Penn Station development vision unveiled

Penn Station reconstruction Andrew Cuomo, the Governor of New York, has unveiled new Penn Station reconstruction to transform it into a transport hub as part of the proposed Empire Station Complex.

The Metropolitan Transportation Authority (MTA), Amtrak and NJ Transit are working together to establish a framework that would unify the separate railways’ concourses into one state-of-the-art open, light-filled space through two variants.

“The Empire Station Complex is a transformative project that will support and deliver on the long-delayed Gateway vision for the entire East Coast and enhance the passenger experience in North America’s busiest transport hub. These reconstruction alternatives provide a framework for a new and improved Penn Station that serves as an appropriate doorway to a world-class city,” Cuomo said.

During the yearlong strategic re-envisioning, the three operators examined a number of options for the reconstruction of existing Penn and the result is two fundamental approaches. Key elements of the vision include increasing the concourse space to reduce congestion and handle future growth, unifying station operations such as ticketing, waiting areas, and cleaning services for all rail operators, adding more stairs, escalators and elevators to spread riders along the narrow platforms, resulting in a total of 30 new ways to reach platforms, and providing full accessibility in accordance with the Americans with Disabilities Act and introducing new retail opportunities.

The reconstruction of the station will result in an interconnected, welcoming, and modern station worthy of New York. This iconic project, in combination with the new tracks and platforms to be built as part of Penn Station expansion, will be capable of accommodating the future volume of customers using both the existing Penn Station and the newly expanded facility.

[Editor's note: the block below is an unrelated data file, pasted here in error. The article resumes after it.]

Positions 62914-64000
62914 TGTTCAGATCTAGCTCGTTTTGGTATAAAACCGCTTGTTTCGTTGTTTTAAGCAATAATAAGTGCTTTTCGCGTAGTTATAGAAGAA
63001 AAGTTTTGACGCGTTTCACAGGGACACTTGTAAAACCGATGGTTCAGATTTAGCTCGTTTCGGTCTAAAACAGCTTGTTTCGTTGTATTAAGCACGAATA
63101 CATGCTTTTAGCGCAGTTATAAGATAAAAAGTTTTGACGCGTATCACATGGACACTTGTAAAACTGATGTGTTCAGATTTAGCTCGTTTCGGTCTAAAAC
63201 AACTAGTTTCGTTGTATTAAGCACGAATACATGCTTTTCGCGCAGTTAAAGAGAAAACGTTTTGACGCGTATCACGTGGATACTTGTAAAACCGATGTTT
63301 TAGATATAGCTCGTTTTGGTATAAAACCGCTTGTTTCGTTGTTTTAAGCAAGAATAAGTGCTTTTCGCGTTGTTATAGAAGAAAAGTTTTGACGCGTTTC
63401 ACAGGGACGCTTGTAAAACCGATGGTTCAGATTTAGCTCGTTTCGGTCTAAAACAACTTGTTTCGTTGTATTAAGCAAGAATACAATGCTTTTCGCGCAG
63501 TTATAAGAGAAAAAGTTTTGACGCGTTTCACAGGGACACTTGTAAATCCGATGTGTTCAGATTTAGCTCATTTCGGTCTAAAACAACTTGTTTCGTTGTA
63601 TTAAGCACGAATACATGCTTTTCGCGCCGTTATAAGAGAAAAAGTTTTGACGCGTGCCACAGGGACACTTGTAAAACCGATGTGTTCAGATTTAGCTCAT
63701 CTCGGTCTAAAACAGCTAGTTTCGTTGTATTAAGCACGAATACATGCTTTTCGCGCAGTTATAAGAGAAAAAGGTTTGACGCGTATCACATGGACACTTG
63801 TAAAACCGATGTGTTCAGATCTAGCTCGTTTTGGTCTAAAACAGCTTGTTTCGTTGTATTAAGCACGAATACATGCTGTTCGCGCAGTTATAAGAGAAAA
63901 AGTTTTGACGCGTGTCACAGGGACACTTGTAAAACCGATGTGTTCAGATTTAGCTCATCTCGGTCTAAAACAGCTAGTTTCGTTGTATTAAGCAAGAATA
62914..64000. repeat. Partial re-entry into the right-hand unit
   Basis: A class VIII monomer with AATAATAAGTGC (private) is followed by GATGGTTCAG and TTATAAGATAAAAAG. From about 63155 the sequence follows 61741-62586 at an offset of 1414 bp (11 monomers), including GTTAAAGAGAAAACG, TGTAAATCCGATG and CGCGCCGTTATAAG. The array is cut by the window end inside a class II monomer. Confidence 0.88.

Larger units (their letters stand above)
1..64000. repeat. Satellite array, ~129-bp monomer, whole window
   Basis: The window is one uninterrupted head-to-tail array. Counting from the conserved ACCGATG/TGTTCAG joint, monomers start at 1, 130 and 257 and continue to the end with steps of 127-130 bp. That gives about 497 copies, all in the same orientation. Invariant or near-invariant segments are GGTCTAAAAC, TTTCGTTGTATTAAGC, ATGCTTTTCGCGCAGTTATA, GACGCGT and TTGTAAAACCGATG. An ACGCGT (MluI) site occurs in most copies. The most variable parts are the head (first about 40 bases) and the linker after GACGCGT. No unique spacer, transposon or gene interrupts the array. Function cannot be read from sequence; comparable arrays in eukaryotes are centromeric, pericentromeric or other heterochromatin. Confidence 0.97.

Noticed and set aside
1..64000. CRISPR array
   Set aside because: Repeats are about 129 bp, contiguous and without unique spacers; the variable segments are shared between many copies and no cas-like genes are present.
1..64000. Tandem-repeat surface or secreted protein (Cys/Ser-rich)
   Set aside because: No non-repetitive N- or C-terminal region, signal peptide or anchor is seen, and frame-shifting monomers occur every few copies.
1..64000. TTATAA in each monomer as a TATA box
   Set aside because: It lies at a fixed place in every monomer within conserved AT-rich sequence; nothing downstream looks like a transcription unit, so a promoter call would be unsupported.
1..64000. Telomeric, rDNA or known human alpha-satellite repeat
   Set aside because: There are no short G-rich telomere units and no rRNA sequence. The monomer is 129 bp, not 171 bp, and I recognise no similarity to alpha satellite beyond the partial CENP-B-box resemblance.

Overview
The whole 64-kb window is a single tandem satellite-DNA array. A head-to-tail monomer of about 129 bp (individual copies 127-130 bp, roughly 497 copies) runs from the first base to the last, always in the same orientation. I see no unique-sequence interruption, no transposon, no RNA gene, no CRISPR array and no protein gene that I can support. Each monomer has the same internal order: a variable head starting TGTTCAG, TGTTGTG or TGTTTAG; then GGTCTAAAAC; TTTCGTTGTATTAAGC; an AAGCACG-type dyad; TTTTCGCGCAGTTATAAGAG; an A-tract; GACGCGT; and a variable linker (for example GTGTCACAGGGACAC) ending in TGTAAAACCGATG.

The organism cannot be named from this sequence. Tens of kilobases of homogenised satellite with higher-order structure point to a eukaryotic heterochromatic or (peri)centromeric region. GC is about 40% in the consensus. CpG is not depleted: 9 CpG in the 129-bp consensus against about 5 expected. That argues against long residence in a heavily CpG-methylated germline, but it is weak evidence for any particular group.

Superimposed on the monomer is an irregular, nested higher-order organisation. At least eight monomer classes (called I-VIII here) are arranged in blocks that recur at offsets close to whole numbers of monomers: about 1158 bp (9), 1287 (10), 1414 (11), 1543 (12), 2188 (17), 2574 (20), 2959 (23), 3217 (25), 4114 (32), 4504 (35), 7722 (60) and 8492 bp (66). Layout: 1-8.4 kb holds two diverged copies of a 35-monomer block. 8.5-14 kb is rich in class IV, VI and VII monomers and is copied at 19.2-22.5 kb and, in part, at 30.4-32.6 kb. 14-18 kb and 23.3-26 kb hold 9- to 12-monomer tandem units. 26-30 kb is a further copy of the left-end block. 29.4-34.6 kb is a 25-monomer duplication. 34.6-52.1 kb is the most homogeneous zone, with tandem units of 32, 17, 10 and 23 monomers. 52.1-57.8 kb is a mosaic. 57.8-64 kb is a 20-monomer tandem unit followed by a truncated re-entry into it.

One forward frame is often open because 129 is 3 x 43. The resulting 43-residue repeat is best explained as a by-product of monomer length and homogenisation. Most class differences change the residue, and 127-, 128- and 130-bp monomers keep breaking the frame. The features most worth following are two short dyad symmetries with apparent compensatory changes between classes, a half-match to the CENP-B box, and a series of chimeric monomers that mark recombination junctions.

The Penn Station reconstruction plans involves two fundamental approaches following a yearlong strategic re-envisioning process, supported by FXCollaborative and WSP.

Central Atrium

The two-level alternative would transform Penn Station by leveraging the existing configuration’s two-level boarding configuration while improving existing Penn’s layout, creating a central atrium, and repurposing some of Amtrak’s space for NJ Transit’s commuters and operations. This alternative can be combined with a grand new entrance on Eighth Avenue and the light-filled West Train Hall in the space currently occupied by Madison Square Garden’s 5,600-seat Hulu Theater by purchasing the theater from MSG, increasing sightlines and better movement throughout the train hall. The two-level variant could also incorporate new vertical access points to platforms, significantly widened concourses throughout, and new entrances at sidewalk level along Eighth Avenue.

Mid-Block Train Hall

The single-level approach transforms Penn Station into an open, single-level concourse, eliminating all low ceiling heights and simplifying entry and exit routes from trains and the street level while also creating new large circulation areas bigger than the Great Hall of Grand Central Terminal. This alternative would remove 40 per cent of the upper level so that all the public concourses could be two or three stories high, resulting in a more open, airy space throughout the station with better sightlines and more direct access to both tracks and platforms, and to station entrances/exits.

The existing Penn Station served 600,000 passengers daily prior to the pandemic and is critical for sustaining rail service and connecting people to jobs throughout the Northeast region, yet much of the current station is substandard, overburdened and aesthetically unpleasant.

Ridership is expected to grow to 830,000 daily users in 2038, about 54 percent of whom will be MTA customers using LIRR, Metro-North and the metro, and 42 percent NJ Transit customers, with the balance being Amtrak customers.

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